[Ads-l] -ski, whatevski(s), broski

ADSGarson O'Toole adsgarsonotoole at GMAIL.COM
Mon Jul 5 15:37:58 EDT 2021


Here is a June 1901 citation showing the -sky suffix used productively
(and clumsily).

Date: June 27, 1901
Newspaper: The Petaluma Argus
Newspaper Location: Petaluma, California
Article: Local Notes
Quote Page 4, Column 3
Database: Newspapers.com

https://www.newspapers.com/clip/80854645/takeadrinksky/

[Begin excerpt - double-check for typos]
Jawbreaking Russian Siberian names, thanks to the school boys' trip
around the world, are becoming more familiar to our reading public.
For instance, Twodrinksforakopecsky, Chalkitdownsky,
Nickelintheslotsky, Steemupsky, Thatsonmesky, Takeadrinksky, and
Herewegosky.--Healdsburg Tribune.
[End excerpt]

Garson

On Mon, Jul 5, 2021 at 3:04 PM Joe Salmons
<000008f18d0e0c45-dmarc-request at listserv.uga.edu> wrote:
>
> Thanks … earliest date I’ve seen yet!
>
> From: American Dialect Society <ADS-L at LISTSERV.UGA.EDU> on behalf of adsgarsonotoole at GMAIL.COM <adsgarsonotoole at GMAIL.COM>
> Date: Monday, July 5, 2021 at 2:02 PM
> To: ADS-L at LISTSERV.UGA.EDU <ADS-L at LISTSERV.UGA.EDU>
> Subject: Re: -ski, whatevski(s), broski
> Following Ben's lead. In 1887 an anarchist was referred to by the
> punning name "Bombski".
>
> Date: May 16, 1887
> Newspaper: The Winfield Daily Telegram
> Newspaper Location:
> Article: A Traitor To His Leader
> Author: Winfield, Kansas
> Quote Page 2, Column 3
> Database: Newspapers.com
>
> https://www.newspapers.com/clip/80851155/bombski-ski-suffix/
>
> [Begin excerpt]
> A TRAITOR TO HIS LEADER.
>
> Boss Anarchist: "Hello, Bombski, you look flushed and excited. Some
> new effort against the oppressors?"
> Anarchist: "I have been down street here helping to put out a fire."
> Boss Anarchist (excitedly): "Heavens, have you turned traitor? Are you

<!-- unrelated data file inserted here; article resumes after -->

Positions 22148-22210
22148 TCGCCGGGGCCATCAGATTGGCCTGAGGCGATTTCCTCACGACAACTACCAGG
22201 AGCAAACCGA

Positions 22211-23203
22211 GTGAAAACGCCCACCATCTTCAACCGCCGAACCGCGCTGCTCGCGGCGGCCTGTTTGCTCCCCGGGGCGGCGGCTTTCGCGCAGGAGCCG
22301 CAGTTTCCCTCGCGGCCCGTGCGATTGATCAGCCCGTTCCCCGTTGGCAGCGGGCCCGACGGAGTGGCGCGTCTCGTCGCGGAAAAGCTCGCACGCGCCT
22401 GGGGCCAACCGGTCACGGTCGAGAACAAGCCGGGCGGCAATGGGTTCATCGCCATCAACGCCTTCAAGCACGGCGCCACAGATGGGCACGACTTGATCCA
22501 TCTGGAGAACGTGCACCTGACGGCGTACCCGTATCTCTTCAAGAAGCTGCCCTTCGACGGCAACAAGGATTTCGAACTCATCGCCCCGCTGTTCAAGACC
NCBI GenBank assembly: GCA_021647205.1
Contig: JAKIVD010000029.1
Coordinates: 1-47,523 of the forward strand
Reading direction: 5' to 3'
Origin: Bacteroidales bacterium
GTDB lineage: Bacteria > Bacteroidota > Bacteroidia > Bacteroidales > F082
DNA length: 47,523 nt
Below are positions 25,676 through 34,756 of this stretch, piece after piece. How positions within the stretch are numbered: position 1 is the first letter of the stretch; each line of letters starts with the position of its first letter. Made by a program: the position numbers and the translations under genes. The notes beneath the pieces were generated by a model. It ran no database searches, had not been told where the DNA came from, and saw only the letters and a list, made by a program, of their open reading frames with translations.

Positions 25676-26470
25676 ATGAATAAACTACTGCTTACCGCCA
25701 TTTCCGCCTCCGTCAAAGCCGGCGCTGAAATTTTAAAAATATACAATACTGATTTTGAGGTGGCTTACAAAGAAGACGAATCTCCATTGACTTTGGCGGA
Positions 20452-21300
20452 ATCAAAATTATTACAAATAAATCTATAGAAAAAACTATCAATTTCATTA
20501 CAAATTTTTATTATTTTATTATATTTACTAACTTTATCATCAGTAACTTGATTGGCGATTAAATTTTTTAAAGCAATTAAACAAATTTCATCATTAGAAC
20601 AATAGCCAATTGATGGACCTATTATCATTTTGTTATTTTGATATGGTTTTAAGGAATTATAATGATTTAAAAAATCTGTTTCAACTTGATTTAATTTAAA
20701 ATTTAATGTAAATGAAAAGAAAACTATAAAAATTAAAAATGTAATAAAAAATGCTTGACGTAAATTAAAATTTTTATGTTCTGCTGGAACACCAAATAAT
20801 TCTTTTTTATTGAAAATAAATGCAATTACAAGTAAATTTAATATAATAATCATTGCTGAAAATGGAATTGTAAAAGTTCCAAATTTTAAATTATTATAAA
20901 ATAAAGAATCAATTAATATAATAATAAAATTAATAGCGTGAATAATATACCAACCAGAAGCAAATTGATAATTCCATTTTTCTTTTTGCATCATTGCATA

> too, an enemy of our great movement? Can it be pos--"
> Anarchist: "The fire was in a beer saloon."
> Boss Anarchist: "Why in thunder didn't you let me know about it in
> time to go along? You're a nice sort of friend of the cause, you
> are?''
> [End excerpt]
>
> Garson
>
> On Mon, Jul 5, 2021 at 11:28 AM Ben Zimmer <bgzimmer at gmail.com> wrote:
> >
> > Green's Dictionary of Slang has the following citation under "-ski" ("a sfx
> > added to names in humorous imitation of Russian; a general intensifier"):
> >
> > https://greensdictofslang.com/entry/cvwly3a
> > 1901 Salt Lake Herald 5 Aug. 3/4: 'ree lunchovitch and drinksies for all!'
> > Captain Fatwad declared.
> >
> > ...but on closer inspection that should actually be "drinkskies." The
> > article and accompanying illustration have some other mock-Russian
> > examples, including "I brought a bombski with me but they took it awayski,"
> > "Let me get a snapshotski of him," and even a baby greeting the czar with
> > "goo-ski."
> >
> > https://www.newspapers.com/clip/80835147/drinkskies/
> >
> > --bgz
> >
> >
> > On Mon, Jul 5, 2021 at 10:52 AM Laurence Horn <laurence.horn at yale.edu>
> > wrote:
> >
> > > And HDAS has a cite from 1902 with the spelling “buttinsky” (a reference
> > > to someone being a member of “the Buttinsky Family”).
> > >
> > > LH
> > >
> > > > On Jul 5, 2021, at 10:43 AM, Joe Salmons <
> > > 000008f18d0e0c45-dmarc-request at LISTSERV.UGA.EDU> wrote:
> > > >
> > > > In fact, buttinski may be the oldest really widespread one, judging from